Yes, we all have busy lives, but voting is an important civic duty of all Americans, and a hard-won constitutional right for many of us.

White men without land holdings weren't able to vote until laws were changed from 1812-1860.

African-American men didn't get the right to vote until 1870, with the passage of the Fifteenth Amendment.

Women didn't get the right to vote until passage of the Nineteenth Amendment in 1920.

Poll taxes, which disenfranchised the poor, were not made illegal under federal law until  1966.

So why do so many of us take this right for granted? And why aren't more of us angry about the attacks on voting rights going on all across the country?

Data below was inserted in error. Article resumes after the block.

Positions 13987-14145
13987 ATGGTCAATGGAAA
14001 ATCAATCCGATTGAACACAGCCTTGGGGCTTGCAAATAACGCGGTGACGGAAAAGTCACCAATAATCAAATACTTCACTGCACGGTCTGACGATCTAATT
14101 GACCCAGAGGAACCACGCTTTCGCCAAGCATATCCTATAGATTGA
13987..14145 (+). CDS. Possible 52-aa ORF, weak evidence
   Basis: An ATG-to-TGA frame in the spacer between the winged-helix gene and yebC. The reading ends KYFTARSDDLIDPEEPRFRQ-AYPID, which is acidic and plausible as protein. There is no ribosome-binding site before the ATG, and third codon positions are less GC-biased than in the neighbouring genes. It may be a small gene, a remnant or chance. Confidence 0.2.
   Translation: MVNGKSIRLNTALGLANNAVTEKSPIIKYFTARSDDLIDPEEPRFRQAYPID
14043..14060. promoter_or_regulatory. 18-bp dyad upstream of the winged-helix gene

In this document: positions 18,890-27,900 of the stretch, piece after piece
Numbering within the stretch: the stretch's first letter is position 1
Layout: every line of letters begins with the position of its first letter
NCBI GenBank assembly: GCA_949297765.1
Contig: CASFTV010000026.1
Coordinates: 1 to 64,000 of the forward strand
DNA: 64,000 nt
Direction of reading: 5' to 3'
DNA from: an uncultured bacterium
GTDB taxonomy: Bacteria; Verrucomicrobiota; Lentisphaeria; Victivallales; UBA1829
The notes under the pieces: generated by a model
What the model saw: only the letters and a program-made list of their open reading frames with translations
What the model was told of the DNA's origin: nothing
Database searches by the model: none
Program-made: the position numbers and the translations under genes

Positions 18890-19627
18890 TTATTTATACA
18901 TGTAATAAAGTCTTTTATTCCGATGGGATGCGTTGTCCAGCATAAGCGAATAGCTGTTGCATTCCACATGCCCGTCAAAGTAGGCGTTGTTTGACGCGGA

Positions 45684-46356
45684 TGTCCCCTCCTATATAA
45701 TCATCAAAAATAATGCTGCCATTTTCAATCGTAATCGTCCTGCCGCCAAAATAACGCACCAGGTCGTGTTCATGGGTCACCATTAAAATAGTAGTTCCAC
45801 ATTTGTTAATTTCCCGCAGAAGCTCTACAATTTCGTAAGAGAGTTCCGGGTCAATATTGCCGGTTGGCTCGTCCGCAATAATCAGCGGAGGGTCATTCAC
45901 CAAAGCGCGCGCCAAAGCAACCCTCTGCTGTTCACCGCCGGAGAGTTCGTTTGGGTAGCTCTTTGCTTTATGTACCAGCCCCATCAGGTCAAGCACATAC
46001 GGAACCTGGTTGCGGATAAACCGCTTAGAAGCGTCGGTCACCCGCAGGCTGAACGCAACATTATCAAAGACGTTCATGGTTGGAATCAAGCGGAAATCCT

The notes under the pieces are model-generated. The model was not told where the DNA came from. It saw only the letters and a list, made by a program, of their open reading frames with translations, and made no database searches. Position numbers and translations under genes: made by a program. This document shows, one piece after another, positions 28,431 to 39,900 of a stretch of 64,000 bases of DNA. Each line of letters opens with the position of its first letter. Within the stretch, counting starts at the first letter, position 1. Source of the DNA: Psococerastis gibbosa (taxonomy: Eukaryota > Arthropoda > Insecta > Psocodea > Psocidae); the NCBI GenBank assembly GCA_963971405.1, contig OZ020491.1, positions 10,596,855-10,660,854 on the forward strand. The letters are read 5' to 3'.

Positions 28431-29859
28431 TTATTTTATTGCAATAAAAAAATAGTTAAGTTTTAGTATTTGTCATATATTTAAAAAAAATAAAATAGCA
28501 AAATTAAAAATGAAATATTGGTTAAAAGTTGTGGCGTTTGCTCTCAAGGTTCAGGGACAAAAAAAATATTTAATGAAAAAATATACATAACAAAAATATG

Here in Montana, several bills during the 2011 Legislative Session attempted to strip voter rights.

HB 180, which passed in both the House and Senate would have repealed Montanans' ability to register on election day. It was vetoed by Governor Brian Schweitzer with his legendary brand (see photo). The governor also vetoed a bill to restrict the kinds of identification voters can use at the polls. Both of these bills would have only served to disenfranchise Montanans, particularly the young and Native Americans who tend to move more frequently and the elderly who may not have drivers' licenses.

And across the nation, the story is the same. The National ACLU Voting Rights Project and ACLU affiliates in many states are fighting similar bills as well as partisan efforts to purge voter rolls.

Elections and voting rights are the cornerstones of our democracy. Don't take your voting rights for granted. Don't know how to register or where your polling place is? No worries. Just check out the Montana Secretary of State's election information page.

Please, vote today.